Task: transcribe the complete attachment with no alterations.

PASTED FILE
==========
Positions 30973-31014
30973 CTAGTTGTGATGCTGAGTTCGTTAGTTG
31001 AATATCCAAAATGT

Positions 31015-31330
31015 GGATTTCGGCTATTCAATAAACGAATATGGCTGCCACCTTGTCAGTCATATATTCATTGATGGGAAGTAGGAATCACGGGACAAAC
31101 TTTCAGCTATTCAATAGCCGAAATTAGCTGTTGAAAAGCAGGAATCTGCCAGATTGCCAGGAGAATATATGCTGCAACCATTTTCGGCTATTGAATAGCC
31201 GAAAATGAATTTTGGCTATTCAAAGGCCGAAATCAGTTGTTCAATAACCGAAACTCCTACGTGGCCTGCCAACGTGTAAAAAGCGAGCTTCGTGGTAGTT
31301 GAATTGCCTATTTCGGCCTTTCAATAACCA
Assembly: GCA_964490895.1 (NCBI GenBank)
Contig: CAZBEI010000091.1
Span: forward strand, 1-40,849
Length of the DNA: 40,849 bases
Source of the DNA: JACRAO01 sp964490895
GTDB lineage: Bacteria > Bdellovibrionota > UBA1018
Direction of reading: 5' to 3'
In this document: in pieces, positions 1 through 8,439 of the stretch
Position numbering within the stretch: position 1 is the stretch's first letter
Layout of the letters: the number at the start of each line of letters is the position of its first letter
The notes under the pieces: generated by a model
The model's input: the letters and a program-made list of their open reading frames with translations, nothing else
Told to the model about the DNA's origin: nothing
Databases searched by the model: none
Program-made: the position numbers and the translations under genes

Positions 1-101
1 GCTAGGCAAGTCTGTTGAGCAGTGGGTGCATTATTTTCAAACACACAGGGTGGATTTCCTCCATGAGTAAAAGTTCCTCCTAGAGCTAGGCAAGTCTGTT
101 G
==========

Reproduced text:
Positions 30973-31014
30973 CTAGTTGTGATGCTGAGTTCGTTAGTTG
31001 AATATCCAAAATGT

Positions 31015-31330
31015 GGATTTCGGCTATTCAATAAACGAATATGGCTGCCACCTTGTCAGTCATATATTCATTGATGGGAAGTAGGAATCACGGGACAAAC
31101 TTTCAGCTATTCAATAGCCGAAATTAGCTGTTGAAAAGCAGGAATCTGCCAGATTGCCAGGAGAATATATGCTGCAACCATTTTCGGCTATTGAATAGCC
31201 GAAAATGAATTTTGGCTATTCAAAGGCCGAAATCAGTTGTTCAATAACCGAAACTCCTACGTGGCCTGCCAACGTGTAAAAAGCGAGCTTCGTGGTAGTT
31301 GAATTGCCTATTTCGGCCTTTCAATAACCA
Assembly: GCA_964490895.1 (NCBI GenBank)
Contig: CAZBEI010000091.1
Span: forward strand, 1-40,849
Length of the DNA: 40,849 bases
Source of the DNA: JACRAO01 sp964490895
GTDB lineage: Bacteria > Bdellovibrionota > UBA1018
Direction of reading: 5' to 3'
In this document: in pieces, positions 1 through 8,439 of the stretch
Position numbering within the stretch: position 1 is the stretch's first letter
Layout of the letters: the number at the start of each line of letters is the position of its first letter
The notes under the pieces: generated by a model
The model's input: the letters and a program-made list of their open reading frames with translations, nothing else
Told to the model about the DNA's origin: nothing
Databases searched by the model: none
Program-made: the position numbers and the translations under genes

Positions 1-101
1 GCTAGGCAAGTCTGTTGAGCAGTGGGTGCATTATTTTCAAACACACAGGGTGGATTTCCTCCATGAGTAAAAGTTCCTCCTAGAGCTAGGCAAGTCTGTT
101 G